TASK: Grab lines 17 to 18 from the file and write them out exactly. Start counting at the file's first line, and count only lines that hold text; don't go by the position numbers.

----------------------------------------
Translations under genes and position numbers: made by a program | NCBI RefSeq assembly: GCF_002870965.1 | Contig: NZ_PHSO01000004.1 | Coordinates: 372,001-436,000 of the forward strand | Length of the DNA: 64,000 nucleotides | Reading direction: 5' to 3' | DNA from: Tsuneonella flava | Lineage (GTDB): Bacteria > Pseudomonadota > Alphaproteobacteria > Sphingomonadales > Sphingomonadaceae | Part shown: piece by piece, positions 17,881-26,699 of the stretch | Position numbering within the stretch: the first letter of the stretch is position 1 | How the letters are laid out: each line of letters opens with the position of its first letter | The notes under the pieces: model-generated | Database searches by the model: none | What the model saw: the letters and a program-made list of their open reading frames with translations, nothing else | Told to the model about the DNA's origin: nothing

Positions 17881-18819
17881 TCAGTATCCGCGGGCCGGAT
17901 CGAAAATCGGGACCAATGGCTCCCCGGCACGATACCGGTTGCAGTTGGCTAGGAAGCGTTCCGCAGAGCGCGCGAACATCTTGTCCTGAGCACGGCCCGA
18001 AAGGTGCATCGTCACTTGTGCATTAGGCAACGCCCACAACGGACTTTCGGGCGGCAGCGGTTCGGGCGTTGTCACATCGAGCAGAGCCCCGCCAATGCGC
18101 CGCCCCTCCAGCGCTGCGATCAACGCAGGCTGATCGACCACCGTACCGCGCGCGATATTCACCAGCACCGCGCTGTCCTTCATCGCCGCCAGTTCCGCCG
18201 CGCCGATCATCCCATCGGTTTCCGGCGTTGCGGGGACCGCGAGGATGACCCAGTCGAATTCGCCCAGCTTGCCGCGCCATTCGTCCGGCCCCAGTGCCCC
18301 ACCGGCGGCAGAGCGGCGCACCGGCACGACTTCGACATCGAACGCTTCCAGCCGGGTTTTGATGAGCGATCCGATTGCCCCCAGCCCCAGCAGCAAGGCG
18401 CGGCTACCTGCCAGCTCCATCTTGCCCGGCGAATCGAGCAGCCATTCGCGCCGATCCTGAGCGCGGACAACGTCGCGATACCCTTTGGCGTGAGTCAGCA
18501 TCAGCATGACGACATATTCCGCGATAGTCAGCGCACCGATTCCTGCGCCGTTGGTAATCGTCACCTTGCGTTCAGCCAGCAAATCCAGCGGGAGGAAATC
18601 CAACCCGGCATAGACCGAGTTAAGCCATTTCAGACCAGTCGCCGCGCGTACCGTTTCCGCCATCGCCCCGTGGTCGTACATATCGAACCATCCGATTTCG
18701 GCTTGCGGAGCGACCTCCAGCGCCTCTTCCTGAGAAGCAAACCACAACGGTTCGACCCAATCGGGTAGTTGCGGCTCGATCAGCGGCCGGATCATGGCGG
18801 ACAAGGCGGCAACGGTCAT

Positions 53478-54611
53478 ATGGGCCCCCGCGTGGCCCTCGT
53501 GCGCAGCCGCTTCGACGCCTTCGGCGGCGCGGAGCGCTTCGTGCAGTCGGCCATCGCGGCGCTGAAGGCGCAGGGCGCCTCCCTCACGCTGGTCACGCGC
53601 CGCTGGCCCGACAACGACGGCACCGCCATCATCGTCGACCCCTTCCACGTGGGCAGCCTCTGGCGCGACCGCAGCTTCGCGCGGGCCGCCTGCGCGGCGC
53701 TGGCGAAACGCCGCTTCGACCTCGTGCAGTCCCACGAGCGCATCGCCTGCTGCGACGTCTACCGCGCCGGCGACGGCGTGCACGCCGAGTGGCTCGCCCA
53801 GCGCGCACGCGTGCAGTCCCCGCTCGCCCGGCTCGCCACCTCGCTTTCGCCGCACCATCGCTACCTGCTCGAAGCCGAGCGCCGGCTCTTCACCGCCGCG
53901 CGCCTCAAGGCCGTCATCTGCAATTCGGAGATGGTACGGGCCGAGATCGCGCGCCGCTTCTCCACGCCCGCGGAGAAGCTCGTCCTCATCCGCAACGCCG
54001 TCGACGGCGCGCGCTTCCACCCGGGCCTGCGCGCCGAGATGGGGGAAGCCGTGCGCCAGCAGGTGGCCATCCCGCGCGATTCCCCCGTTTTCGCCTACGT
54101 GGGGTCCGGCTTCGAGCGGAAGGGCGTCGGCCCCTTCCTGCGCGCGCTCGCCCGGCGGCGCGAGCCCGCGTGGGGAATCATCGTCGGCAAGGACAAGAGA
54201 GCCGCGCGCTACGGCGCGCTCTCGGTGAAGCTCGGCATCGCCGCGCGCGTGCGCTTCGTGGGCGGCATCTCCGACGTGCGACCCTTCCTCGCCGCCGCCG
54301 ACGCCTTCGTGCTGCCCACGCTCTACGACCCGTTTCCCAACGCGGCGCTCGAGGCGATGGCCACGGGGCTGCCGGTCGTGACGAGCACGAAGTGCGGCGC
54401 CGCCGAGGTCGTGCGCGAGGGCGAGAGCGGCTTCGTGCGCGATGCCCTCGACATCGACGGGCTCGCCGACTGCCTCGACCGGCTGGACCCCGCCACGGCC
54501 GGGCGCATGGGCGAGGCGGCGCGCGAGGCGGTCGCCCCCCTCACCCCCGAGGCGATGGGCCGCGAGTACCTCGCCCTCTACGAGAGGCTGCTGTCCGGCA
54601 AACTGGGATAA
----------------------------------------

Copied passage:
53601 CGCTGGCCCGACAACGACGGCACCGCCATCATCGTCGACCCCTTCCACGTGGGCAGCCTCTGGCGCGACCGCAGCTTCGCGCGGGCCGCCTGCGCGGCGC
53701 TGGCGAAACGCCGCTTCGACCTCGTGCAGTCCCACGAGCGCATCGCCTGCTGCGACGTCTACCGCGCCGGCGACGGCGTGCACGCCGAGTGGCTCGCCCA